pavilion, he says, you can see as far as Japan
or Manchuria. So it’s this place
where you can look out on the world, and yet
be detached from it. Wen did another painting
for a man who was his host for several years. This is a depiction
of one of the halls in the Zhuozheng Yuan
in Suzhou. Those of you who’ve been
to Suzhou, you’ve absolutely been
to this garden. The English name
is variously translated. I like “The Garden of
the Inept Politician.” So it was a name
the man gave… a mark of modesty. He obviously was
very successful. It’s the biggest garden
in Suzhou. But the Garden of the
Unsuccessful or Inept Politician is the name he chose. And that mark of modesty
reflects the attitude of the artist as well. He doesn’t choose
to paint the garden the way it actually looked. This is the garden today–
the same hall. You can see
it’s a massive building with a heavy tiled roof,
a wonderful granite balustrade. It’s probably been rebuilt
several times, but I doubt very much
that it was different in the 16th century
from the way it looks today. But not the way
Wen Zhengming chose to paint it. He chose a particularly simple,
naive, monochromatic, amateurish style
to represent the garden, to evoke the ideal
of simplicity, of withdrawal, of retreat, that, “I’m nothing
more than a humble hermit now.” So as one leaves this behind,
and here we see inside the hall there are some antiques
and a bookshelf. There’s this wonderful bridge. Again, the bridge
that allows you to cross the waterway
into the sanctuary. It’s called
the Little Rainbow Bridge. It exists today. Looks very different. So once again, was it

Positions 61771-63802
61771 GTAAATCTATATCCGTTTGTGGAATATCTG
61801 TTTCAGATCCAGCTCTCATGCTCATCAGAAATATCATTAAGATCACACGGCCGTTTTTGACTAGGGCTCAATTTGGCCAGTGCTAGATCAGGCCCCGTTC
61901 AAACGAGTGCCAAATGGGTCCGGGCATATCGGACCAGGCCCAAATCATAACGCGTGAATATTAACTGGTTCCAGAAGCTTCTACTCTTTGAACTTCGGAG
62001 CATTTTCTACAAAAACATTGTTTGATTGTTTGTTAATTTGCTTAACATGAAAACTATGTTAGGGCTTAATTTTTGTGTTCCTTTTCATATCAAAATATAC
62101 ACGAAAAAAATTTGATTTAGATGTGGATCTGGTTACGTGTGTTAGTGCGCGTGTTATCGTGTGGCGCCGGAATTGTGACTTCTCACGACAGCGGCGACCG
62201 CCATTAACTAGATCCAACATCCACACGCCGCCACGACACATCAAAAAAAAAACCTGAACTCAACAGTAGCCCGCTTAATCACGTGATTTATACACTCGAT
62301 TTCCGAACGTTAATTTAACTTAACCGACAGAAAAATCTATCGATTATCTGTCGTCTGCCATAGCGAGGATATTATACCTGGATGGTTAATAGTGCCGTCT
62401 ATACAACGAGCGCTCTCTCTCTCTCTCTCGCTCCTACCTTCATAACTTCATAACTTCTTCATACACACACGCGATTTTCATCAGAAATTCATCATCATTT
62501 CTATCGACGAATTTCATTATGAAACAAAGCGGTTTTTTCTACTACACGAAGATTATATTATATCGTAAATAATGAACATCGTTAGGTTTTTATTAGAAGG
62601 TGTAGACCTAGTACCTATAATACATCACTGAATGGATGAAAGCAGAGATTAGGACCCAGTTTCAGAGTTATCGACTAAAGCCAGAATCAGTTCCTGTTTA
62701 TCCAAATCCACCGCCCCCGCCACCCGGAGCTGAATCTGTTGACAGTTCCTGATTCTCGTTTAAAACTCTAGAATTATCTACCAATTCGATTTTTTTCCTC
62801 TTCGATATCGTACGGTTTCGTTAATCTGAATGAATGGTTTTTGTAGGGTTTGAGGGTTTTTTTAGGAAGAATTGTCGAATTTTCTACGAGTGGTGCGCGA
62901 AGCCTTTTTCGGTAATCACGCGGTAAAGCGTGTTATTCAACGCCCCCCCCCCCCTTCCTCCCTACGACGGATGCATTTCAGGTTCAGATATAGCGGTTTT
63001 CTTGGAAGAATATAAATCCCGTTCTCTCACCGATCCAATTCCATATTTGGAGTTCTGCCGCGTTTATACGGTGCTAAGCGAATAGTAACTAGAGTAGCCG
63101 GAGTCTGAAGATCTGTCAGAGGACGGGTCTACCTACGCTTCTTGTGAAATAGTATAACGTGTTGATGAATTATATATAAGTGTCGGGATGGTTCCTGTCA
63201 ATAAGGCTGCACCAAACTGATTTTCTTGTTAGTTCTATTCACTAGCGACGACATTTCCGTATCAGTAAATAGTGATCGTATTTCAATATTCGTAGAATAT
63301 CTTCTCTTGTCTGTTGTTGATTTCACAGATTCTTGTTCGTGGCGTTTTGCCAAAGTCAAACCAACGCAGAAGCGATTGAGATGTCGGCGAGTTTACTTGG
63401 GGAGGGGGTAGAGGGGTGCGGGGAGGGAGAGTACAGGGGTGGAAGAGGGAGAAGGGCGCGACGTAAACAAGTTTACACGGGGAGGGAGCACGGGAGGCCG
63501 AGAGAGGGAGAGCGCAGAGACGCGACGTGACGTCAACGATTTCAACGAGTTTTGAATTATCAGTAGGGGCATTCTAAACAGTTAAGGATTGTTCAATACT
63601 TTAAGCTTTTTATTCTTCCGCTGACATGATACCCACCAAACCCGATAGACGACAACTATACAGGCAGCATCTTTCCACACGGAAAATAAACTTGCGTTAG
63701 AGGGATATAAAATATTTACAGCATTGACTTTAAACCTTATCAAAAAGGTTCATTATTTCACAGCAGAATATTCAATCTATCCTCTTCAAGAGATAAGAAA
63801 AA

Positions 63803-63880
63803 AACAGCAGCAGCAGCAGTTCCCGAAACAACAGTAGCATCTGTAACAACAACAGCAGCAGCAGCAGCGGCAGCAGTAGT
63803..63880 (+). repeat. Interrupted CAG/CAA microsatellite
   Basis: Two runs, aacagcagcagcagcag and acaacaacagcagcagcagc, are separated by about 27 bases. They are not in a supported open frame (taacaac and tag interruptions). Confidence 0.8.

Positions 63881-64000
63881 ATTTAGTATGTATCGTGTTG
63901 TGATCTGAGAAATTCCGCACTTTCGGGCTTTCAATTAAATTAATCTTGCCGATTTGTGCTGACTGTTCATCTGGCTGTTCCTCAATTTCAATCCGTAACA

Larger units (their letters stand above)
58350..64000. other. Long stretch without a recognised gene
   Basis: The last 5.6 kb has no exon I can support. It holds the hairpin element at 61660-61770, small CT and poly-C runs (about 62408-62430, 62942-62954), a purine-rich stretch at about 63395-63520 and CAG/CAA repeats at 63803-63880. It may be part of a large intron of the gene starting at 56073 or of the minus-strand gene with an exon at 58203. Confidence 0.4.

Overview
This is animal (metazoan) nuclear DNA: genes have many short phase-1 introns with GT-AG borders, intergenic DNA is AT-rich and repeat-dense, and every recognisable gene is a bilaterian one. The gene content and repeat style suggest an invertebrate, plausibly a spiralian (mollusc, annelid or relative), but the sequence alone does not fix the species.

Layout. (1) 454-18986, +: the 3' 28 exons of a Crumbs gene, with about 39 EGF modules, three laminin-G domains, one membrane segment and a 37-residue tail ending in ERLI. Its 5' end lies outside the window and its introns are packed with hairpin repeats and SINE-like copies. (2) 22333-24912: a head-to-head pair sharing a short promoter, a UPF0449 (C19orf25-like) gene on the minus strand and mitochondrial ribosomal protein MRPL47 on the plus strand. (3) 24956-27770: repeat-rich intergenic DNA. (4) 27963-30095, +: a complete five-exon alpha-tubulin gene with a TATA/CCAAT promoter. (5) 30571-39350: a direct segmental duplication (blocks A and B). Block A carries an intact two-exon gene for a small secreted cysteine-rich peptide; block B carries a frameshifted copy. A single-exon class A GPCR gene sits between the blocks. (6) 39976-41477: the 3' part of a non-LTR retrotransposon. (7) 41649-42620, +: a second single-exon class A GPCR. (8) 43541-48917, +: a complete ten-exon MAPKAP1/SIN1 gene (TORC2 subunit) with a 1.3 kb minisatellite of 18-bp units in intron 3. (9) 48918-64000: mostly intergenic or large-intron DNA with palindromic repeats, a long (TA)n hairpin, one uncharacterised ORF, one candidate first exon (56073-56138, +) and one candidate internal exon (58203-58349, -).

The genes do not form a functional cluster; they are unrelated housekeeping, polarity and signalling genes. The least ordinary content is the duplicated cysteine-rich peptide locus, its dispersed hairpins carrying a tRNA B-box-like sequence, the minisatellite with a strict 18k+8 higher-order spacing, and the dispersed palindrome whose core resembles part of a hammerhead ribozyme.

ever this humble? I doubt it. But was the ideal of humility
and simplicity there? Absolutely. Again, another view
of the garden. He painted this as a series
of album leaves. On facing pages were poems
by the artist. So poetry, painting,
calligraphy, all unified into the three perfections. So every image comes
with a poetic vision as well. Again, we have this door
where we are led gradually, not in a straight line,
not like Versailles, where you have that wonderful
panorama for seven miles, but you slowly enter the garden. If you turn the corner,
you have this wonderful view of a bamboo grove. There’s our friend the crane,
has flown down again. And always a companion
to share this wonderful scene. Reminds me of the multiturn
bridge. Why go in a straight line
when the whole idea is to slow down
and look at the scenery? Every time you turn,
you’re given a new vista. And then there are
these wonderful courtyards, multiple courtyards. Here’s a wonderful vision
of a study. We see a coral rock
with a banana leaf, raphis palm, a gentleman
sitting there composing a poem, and surrounded by the wall. So there is this sense
of intimacy in the painting. And clearly that was the
objective of the garden as well. And this kind of imagery
becomes ubiquitous throughout the decorative arts. So this is a brush pot,
brush holder. You put your writing implements,
painting implements, inside this bamboo
that’s been carved to look like a garden. So we see the consistency
of the imagery. There’s the same banana. There’s a paulownia tree. A servant is bringing
something to drink. And here we have a lady scholar
who’s holding a brush. She’s about to compose a poem,
being attended by a servant. Almost identical
kind of imagery, this one from the 17th century,
this from the 16th century. But we get a sense
of the ideal of the garden as a place for self-cultivation. And in fact, that ideal
was something that began at the very height
of society, and was consistent right down to the lowest orders. This is a painting
that documents a gathering that took place
on April 6, 1437. Attendees were the most
powerful men in government. They were controlling the empire
for a youthful emperor for whom they were regents. How did they want
to be portrayed? Not in shining armor,
not planting a flag on a beachhead or behind
a big desk. They wanted to be shown
in a garden, enjoying the leisurely pursuits